Alternatively, we can revolt against anything espoused by prevailing opinion, and become trapped in mere reaction. Suspicious conservatives keep an eye on whatever Hollywood or the evil media propose, and then sing the old Groucho Marx tune, “Whatever it is, I’m against it.” But this is as constrained and un-free as slavishly following fashion. Opinion may be a two-way street, but it’s still flat. The terms, style, and even topics of debate have been pre-set, and some concepts are simply not even visible.
When it comes to moral issues, our age provides no categories except rights and justice, oppression and victim-speak. Sexual issues are illuminated only by the bare-bulb glare of banal, compulsory, politicized sexual practice. These issues are seen in genitally reductionist and strangely solitary terms, as if sexual identity is something achieved by a talented soloist, rather than requiring intimate union as a basic condition.
It’s futile to defend historic morality in these flat, politicized categories. Many Christians long to celebrate purity rather than nag about code infractions, but lack a public vocabulary to do so; “purity” and “chastity” have become empty vessels. We ourselves barely understand what purity is, and what it meant to Christians before us.
A few years back I read a lengthy collection of lives of the saints, and gradually realized that they all, from the first century till midway through the twentieth, shared a common view of the body. Distressingly, it was a view I could barely grasp. It was as if they could see a distant mountain peak that was to me just a blur. Elements I could discern included joy and serenity, and the invigorating challenge of self-control. Homosexuality was viewed as a matter-of-fact impediment, one example among many, and not an object of special loathing. Instead, they were looking in the other direction, toward something they greatly desired: chastity, a shining object of joy. I could hear themes of the walled garden and of keeping oneself pure, even at the cost of death.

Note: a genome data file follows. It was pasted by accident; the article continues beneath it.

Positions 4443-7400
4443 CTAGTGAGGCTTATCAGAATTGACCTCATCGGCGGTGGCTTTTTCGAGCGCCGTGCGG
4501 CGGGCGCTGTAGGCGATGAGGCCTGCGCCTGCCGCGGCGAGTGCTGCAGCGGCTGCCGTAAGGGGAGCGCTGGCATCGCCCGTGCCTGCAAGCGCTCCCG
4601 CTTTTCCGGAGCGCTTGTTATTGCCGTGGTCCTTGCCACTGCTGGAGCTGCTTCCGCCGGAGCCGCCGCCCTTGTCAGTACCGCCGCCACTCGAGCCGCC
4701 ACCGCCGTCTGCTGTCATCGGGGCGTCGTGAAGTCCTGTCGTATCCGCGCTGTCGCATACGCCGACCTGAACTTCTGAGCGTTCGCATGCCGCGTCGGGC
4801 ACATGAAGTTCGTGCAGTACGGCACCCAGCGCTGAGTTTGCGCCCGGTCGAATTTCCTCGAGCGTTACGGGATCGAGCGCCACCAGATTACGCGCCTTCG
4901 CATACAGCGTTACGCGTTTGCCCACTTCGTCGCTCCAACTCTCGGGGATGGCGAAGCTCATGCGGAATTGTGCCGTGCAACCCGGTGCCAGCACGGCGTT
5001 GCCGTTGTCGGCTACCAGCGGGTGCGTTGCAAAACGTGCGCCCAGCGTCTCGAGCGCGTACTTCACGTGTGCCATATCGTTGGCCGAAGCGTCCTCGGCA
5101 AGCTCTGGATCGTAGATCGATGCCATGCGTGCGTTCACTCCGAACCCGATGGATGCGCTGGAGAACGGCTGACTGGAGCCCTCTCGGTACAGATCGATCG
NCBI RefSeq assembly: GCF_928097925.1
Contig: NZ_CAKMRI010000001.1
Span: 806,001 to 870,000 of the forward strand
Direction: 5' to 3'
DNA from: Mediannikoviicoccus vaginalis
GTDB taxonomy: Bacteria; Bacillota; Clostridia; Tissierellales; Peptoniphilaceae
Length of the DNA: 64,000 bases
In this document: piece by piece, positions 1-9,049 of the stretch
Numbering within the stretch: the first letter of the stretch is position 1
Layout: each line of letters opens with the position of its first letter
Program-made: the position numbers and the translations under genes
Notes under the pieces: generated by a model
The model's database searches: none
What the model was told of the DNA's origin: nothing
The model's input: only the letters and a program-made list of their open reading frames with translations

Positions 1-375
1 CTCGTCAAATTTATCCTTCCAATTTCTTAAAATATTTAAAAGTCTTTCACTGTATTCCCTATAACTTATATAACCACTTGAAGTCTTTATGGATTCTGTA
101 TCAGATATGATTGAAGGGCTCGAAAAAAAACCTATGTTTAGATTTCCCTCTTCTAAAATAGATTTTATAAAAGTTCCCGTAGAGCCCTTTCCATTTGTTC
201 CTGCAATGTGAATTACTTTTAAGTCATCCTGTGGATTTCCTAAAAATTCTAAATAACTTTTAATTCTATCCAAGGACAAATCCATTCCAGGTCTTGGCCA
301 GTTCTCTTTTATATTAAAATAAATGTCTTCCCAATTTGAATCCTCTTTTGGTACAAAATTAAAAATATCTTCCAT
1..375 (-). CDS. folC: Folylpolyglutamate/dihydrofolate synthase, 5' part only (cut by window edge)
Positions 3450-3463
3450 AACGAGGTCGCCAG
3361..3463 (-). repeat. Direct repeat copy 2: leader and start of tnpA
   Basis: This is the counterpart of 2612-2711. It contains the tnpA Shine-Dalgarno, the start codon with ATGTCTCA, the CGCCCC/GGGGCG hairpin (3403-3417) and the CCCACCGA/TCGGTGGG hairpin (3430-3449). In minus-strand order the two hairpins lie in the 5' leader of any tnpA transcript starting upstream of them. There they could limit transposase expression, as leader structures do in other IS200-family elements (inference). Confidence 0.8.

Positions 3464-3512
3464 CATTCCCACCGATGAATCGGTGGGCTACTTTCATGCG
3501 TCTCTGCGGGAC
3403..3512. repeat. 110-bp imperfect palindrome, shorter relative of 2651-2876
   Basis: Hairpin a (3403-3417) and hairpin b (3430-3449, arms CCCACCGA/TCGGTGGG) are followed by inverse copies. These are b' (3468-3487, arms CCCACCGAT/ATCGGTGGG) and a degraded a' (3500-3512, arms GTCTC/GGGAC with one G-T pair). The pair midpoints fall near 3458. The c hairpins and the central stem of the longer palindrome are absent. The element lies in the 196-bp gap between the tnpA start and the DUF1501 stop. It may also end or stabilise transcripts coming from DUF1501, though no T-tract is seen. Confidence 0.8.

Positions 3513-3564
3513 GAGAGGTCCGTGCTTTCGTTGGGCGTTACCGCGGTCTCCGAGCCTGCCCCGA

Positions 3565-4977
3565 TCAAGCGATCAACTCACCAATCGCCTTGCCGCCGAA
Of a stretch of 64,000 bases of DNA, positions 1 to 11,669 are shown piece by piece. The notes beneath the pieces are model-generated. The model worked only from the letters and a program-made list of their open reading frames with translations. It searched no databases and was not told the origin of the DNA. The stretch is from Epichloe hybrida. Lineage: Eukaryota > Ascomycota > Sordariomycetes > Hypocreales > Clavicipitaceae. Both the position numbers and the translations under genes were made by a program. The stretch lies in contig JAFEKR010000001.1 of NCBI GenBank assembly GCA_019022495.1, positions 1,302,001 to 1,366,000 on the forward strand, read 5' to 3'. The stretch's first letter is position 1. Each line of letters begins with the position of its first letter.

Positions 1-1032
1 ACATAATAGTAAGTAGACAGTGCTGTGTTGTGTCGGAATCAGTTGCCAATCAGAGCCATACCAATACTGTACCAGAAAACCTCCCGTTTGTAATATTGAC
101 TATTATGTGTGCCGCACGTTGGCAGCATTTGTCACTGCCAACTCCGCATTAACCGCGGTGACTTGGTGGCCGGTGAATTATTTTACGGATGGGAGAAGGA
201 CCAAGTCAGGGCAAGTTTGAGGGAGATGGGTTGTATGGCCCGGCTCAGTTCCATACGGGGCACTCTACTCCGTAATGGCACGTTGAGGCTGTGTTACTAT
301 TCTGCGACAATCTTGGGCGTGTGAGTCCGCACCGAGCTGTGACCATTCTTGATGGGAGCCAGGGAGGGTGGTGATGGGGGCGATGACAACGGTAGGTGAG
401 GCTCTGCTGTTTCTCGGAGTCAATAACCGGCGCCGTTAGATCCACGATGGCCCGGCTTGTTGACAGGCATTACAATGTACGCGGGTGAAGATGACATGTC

But my own garden I have not kept. Living in an oversexualized culture, I can barely comprehend purity. It is as if the borders of my garden are trampled and destroyed, and I can only walk the edges and imagine what God meant to be there, and what older brothers and sisters in the faith so readily saw and loved.
A narrow-focus fight against homosexuality, couched in bible proof-texts, misses the point. We need to gain a more comprehensive understanding of the beauty of chastity, and we can begin by admitting that it is something we only dimly understand. Rather than trying to think for ourselves, we should listen to others — listen to the community of faith before us, around the world and through time. They knew something we didn’t know.
We live in a reckless age, amnesiac and self-fascinated. Welding together fresh opinions in the basement will not solve this problem. We need to take the time to listen to the wisdom of our forebears in faith — and, harder still, need to find the courage to put it into practice. If they are right, in the practice of chastity we will begin to experience a healing joy. Then, perhaps, we’ll find the words for it.
[Christianity Today, April 3, 2000]